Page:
Leading when you're not in the driver's seat

21st March 2014 at 00:00
It's hard for middle leaders to be commanding when they don't have ultimate authority. We show you how best to crack the whip

Being a middle leader in a school is a bit like being Schrdinger's cat: you're both in charge and not in charge simultaneously. Sure, you can make decisions and have control over certain aspects of school life, but ultimately someone else can change them. And to do anything significant, you will have to go further up the chain to ask for permission.

This can make middle leaders feel a little lost when it comes to behaviour management. Should they be a kind of behaviour sifter, judging which students are worthy of higher discipline while swatting the lesser offenders away? Or should they be the school leader incarnate - taking a lead on forming and enforcing behaviour policies so that the big boss doesn't have to bother? Or perhaps they should offer a kind of consequences purgatory: a little more scary and official than the classroom teacher but not as scary or official as the head of the school, a last chance for salvation before the real ramifications start? It's a difficult situation to judge, but here are five things middle leaders definitely should be doing when it comes to behaviour.

1 Modelling

Not in the Kate Moss sense but in terms of showcasing the behaviour management approach that the school wishes to project. In the majority of cases, this will involve a calm, relentless pursuit of excellent conduct. Middle leaders who are overly emotional, with a tendency towards outbursts aimed at either students or staff (or both), will quickly find themselves forgotten: people will simply look for help from the next rung up on the ladder. You cannot demand that teachers deal with behaviour calmly and then start shouting and screaming yourself. Consistency is the crucial element. Act in the way you expect others to act.

2 Riding shotgun

You are not the driver, you are riding shotgun - the skill here is knowing when to hold your tongue. Allow colleagues to make mistakes, then let them adjust their strategies and reflect on the incidents. Demonstrate that you trust them to lead restorative meetings, plan interventions with individual learners and manage communication with home. Support them in all these endeavours, of course, but don't do it for them. Only step in when it is absolutely necessary.

3 Walking the floor

Behaviour management cannot be properly supported from behind a desk. "Walking the floor" should be an essential part of the middle leader's daily ritual. Even the most finely crafted referral system is beaten hands-down by having a visible presence in the faculty. A dependable approach is essential: you should be nudging learners towards their next lesson, cajoling the stragglers, beaming smiles at the dedicated and sustaining a convincing disappointed look for learners in time out.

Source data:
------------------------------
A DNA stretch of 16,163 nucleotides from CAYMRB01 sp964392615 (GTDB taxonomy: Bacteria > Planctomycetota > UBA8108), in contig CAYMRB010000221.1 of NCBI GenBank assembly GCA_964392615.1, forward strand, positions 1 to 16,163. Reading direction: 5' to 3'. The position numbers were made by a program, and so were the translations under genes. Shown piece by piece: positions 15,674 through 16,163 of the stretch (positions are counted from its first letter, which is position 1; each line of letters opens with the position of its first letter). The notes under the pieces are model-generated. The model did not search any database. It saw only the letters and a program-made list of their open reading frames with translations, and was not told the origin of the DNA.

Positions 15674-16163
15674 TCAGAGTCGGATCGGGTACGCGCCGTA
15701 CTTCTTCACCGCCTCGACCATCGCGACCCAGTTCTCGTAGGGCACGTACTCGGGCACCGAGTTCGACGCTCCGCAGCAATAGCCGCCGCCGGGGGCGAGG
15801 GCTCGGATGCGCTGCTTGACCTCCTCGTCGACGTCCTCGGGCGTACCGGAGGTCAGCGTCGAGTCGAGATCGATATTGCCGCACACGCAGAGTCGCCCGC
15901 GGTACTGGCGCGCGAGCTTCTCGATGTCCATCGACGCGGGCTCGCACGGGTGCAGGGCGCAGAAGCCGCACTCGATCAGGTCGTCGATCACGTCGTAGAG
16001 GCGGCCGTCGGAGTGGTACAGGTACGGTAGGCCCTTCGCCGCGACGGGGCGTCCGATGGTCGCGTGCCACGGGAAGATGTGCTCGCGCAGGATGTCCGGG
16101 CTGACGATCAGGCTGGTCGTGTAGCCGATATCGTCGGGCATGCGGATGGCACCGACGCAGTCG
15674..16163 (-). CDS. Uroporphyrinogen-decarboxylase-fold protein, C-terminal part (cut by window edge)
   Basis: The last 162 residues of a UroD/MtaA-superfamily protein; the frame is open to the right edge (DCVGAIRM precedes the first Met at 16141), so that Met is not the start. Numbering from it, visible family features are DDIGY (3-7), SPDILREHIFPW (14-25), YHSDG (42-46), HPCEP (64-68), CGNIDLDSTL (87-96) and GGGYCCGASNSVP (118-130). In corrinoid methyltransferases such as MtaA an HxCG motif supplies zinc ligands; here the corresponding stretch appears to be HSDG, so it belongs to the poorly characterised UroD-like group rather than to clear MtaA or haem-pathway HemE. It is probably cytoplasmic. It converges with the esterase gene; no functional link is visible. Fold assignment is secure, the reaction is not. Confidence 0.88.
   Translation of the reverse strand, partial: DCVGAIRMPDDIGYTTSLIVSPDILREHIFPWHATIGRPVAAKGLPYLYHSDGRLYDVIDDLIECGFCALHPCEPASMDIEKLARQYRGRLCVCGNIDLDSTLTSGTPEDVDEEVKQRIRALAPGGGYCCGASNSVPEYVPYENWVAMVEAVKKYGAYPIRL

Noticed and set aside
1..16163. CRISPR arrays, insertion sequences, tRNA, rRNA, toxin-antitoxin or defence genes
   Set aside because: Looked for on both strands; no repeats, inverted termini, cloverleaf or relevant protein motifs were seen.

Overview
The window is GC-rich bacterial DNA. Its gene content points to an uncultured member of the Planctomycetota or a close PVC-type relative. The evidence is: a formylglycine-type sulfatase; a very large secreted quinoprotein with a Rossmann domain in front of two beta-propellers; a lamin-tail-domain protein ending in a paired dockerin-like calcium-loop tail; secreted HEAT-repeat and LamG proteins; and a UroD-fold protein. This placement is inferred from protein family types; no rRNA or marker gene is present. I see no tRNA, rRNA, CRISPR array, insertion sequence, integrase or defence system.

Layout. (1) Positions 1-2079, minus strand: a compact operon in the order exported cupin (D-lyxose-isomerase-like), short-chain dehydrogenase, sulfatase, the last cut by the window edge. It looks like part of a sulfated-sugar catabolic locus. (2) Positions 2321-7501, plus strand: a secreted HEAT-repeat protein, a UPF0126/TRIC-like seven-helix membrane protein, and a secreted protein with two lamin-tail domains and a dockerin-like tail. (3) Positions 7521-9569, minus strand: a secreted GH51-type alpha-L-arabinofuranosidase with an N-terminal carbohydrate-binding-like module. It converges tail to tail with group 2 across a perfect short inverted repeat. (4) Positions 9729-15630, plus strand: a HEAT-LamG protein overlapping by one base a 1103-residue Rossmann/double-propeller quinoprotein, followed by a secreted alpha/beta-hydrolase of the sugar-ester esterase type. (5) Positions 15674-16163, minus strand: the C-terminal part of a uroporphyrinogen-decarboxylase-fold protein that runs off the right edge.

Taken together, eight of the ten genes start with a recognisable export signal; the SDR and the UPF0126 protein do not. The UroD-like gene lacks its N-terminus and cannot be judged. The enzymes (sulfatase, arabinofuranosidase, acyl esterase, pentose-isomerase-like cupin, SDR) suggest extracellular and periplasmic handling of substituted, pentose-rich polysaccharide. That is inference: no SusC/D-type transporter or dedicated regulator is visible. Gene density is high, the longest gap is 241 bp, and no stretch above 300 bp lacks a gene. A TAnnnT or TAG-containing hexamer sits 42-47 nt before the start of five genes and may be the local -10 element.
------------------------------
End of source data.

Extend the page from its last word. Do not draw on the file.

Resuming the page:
4 Head of celebrations

A strong middle leader seeks out learners who demonstrate determination and perseverance and rewards them. Such a leader will deliberately give their time to those who show personal discipline above those who constantly crave attention. An irresistible atmosphere of success is easily built through the use of regular phone calls, positive notes, awards and public recognition. Likewise, middle leaders who catch their teams doing the right thing and recognise it are the ones who build sustainable improvement. Those who micromanage with a pointy stick prevent great teachers from flourishing.

5 The buck stops here

As a middle leader, you are not a just an interim station en route from the classroom to the school leader's office. The buck should stop at your door. Students must realise that they are not going to be passed from office to office and that situations get resolved on the middle leader's turf. Communication should be streamlined so the student is in no doubt about what is happening and why they are there; and the range of consequences should be capped so that outcomes are clear. This benefits the student as well as the teaching staff above and below the middle leader. Knowing that he or she is willing and able to deal with the full range of behaviours eases anxieties about responsibility and hierarchy, and does not allow students to play divide and rule between teaching staff.

Follow these five tips and, regardless of whether your principal is a control freak or so laissez-faire that you have forgotten what he or she looks like, you should feel secure in your role. Middle leadership is challenging, but it is a crucial cog in all schools and has the potential to make the life of every member of the community much easier.

Paul Dix is lead trainer at UK training company Pivotal Education and the author of The Essential Guide to Taking Care of Behaviour

What else?

Dear Theo. TES Connect's careers guru gives advice on seeking a leadership role.


Take the role further: this TES Connect article explores how middle leaders become troubleshooters.


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